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John Ranalletta

Need advice re: leak at tire bead

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John Ranalletta

This leak is on the front of the '15 GS I bought last fall. Last ride, the TPMS alarmed. Found the leak tonight.

 

I did not mount the tire; so, don't know what condition the rim is in.

 

TIA.

 

 

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elkroeger

Well, it's "already broke", so there isn't any "don't fix it".

 

Seems to me, the only thing to do is pop the tire off, and inspect the bead and rim. Let us know what you find.

 

If it's minor, you may get lucky, remount the tire, and solve the problem. (say, there's a pine needle or something caught in there). If it's the tire, well, it just depends no how bad it is. The rim perhaps could be cleaned up with sandpaper (say there's a nick, or corrosion). Emphasis on "perhaps". But pull it off, see what you got.

Edited by elkroeger

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JR356

Might be able to just break the bead at the leak site,examine tire and rim in that area,clean up,scotchbrite the area,then lube bead in that area and reinflate tire.

However likely need to dismount,inspect,etc as elkroeger has discussed above.

 

JR356

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OoPEZoO

what they said......break the bead, inspect everything, reseat the bead using lube. I've had it happen before with no decent explanation of why. The reseat always fixed the leak for me.

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dirtrider
This leak is on the front of the '15 GS I bought last fall. Last ride, the TPMS alarmed. Found the leak tonight.

 

I did not mount the tire; so, don't know what condition the rim is in.

 

TIA.

 

 

Morning John

 

Easy to see the leaking area but can't tell much more. It sort of looks like the leak is at a mold area in the side of the bead. (might just be a bit of raised rubber in that area of the tire's side bead).

 

You definitely need to dis-mount that side & look at the tire & rim in that area. Might be as simple as trimming a little raised rubber off the tire bead or removing some junk caught in that area.

 

If the tire was mounted using tire irons then possibly some tire bead damage or inner rim damage in that area so inspect for that also.

 

 

 

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John Ranalletta

Thanks everyone...

 

I peeled back the bead and cleaned up schmoo on the rim and applied bead sealer. It worked, EXCEPT when I checked, there are multiple leaks along the bead.

 

So, I took the wheel to a local m/c shop, asking them to remount the tire after cleaning the rim. Should see tomorrow if successful.

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Paul De

Been a while since I did a lot of tire mounting. A tire specified for use with a tube on a tubless rim would cause the bead to not seat well....but that is so yesterday. I would think that most tires are designed for tubeless rims these days.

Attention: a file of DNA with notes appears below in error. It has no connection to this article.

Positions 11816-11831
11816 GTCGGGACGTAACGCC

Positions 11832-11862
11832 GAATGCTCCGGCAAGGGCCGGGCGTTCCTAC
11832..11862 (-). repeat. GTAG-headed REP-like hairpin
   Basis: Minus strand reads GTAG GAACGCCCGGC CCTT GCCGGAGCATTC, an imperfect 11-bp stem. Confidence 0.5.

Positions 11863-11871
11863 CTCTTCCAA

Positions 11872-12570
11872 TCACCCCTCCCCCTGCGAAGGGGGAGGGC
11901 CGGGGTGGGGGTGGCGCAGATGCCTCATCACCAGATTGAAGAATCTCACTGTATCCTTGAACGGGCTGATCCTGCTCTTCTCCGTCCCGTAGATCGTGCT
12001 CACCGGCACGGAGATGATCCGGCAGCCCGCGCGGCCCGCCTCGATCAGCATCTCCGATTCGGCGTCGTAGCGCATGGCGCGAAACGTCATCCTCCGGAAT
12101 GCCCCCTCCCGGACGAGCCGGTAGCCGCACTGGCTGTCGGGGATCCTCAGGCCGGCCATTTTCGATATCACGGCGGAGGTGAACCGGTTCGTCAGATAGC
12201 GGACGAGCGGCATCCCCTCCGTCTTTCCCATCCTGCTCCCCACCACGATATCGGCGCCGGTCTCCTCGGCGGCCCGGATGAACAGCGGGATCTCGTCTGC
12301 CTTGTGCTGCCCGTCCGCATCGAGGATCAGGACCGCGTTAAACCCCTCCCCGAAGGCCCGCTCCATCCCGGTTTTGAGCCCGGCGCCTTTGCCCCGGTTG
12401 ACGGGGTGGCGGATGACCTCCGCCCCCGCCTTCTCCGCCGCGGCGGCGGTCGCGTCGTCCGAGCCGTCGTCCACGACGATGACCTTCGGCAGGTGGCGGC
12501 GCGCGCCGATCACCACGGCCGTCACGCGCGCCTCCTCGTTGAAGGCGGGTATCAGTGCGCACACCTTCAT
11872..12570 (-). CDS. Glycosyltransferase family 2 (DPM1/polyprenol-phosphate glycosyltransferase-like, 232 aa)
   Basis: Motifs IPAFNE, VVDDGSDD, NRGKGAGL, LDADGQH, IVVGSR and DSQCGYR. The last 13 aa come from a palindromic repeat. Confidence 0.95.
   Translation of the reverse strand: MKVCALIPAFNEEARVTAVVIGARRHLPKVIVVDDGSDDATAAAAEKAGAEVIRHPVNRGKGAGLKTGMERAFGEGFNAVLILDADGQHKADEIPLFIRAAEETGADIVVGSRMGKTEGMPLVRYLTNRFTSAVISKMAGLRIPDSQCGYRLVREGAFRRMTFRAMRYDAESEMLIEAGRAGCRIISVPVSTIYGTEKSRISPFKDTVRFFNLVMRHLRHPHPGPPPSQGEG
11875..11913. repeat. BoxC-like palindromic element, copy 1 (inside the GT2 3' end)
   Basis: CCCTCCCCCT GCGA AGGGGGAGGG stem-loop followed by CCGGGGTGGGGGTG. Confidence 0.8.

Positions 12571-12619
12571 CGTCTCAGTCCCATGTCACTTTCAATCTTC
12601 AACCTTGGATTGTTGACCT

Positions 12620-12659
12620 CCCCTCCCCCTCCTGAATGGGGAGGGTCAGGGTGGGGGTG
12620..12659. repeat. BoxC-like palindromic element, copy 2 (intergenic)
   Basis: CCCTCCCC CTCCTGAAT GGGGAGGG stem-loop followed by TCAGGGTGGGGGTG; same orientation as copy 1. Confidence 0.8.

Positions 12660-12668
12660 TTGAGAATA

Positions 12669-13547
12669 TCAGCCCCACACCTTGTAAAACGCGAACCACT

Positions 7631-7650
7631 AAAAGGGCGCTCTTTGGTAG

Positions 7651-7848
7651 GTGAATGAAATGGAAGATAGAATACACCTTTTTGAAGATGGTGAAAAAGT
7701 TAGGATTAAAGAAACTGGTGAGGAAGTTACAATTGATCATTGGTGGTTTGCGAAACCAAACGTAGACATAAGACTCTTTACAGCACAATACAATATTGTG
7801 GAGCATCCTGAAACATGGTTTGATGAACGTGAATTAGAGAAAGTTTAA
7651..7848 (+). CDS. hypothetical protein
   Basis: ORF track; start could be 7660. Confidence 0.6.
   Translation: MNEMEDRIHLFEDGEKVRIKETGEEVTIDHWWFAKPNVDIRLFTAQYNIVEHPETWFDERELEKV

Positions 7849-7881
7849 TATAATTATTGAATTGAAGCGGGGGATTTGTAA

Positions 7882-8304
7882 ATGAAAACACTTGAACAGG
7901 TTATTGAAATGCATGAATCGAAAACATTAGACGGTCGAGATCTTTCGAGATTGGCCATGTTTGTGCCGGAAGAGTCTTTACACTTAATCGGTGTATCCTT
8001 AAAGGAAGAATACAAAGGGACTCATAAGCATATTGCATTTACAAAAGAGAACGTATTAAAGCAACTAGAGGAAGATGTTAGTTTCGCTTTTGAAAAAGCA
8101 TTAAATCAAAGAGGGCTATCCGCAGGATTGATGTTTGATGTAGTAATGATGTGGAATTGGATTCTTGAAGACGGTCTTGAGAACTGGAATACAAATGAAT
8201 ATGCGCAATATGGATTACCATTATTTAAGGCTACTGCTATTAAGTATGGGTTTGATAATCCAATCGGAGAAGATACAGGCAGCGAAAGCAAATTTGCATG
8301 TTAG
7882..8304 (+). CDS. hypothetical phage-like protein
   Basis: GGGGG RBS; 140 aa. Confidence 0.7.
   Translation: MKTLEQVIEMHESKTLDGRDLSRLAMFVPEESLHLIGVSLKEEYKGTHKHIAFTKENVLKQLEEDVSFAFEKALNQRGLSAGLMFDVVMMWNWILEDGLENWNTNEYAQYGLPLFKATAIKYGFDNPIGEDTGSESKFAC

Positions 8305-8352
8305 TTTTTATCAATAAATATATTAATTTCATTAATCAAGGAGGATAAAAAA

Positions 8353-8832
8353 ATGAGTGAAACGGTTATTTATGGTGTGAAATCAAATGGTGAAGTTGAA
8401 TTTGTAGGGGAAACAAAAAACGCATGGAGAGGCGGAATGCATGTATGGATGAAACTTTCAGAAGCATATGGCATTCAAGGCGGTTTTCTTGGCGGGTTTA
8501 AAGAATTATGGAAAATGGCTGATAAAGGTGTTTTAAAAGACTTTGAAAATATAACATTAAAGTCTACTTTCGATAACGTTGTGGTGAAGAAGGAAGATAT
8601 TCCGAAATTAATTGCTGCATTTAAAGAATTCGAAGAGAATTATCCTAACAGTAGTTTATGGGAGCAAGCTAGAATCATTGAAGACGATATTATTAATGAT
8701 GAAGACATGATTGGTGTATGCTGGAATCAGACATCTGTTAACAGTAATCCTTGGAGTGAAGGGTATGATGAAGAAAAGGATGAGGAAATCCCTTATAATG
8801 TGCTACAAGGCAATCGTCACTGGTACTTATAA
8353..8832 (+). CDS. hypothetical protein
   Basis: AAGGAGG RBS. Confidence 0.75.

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John Ranalletta

The tech said the bead is pretty scratched up. He applied bead sealer all around this morning and 8 hours and a few miles later, it's still holding psi. We'll see. The previous owner said he changed the tires and only had his dealer balance them. I asked him how long a wrecking bar he used to change rubber.

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Paul De

Ooof. Sounds like his tire irons are called flat blade screw drivers by the rest of us.

 

If you still have a leak maybe fill in the gouges with a littler 2 part epoxy and sand smooth

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elkroeger

Good grief! It just really isn't that hard to do. You save a couple bucks doing it yourself, but ya gotta spend some on the right tools.... Between that, and Youtube, you're practically an expert before you even begin!

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John Ranalletta

Tire pressure is holding >24 hrs. Will ride a few miles tomorrow as final check. Thanks for all the help.

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John Ranalletta

DR, what's the composition of the rim? Is it aluminum? If so, it is powder or otherwise coated?

 

I'm asking 'cause if it's just aluminum, could the gouges be filled with a tig welder and smoothed?

 

Thanks...

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dirtrider
DR, what's the composition of the rim? Is it aluminum? If so, it is powder or otherwise coated?

 

I'm asking 'cause if it's just aluminum, could the gouges be filled with a tig welder and smoothed?

 

Thanks...

 

Afternoon John

 

The rim is an aluminum alloy so it could be welded but that really isn't an option as welding on the alloy could change or soften the alloy in the weld area.

 

You would be much better off using a cold repair like a 2 part Devcon type machinable aluminum repair.

 

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John Ranalletta

Thanks, D.R.

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Paul De

+1 on the 2 part epoxy repair. For sure follow the instruction, but to ease sanding filled areas smooth do it while on the green side of being cured. if you wait too long it gets a lot harder and more difficult to sand.

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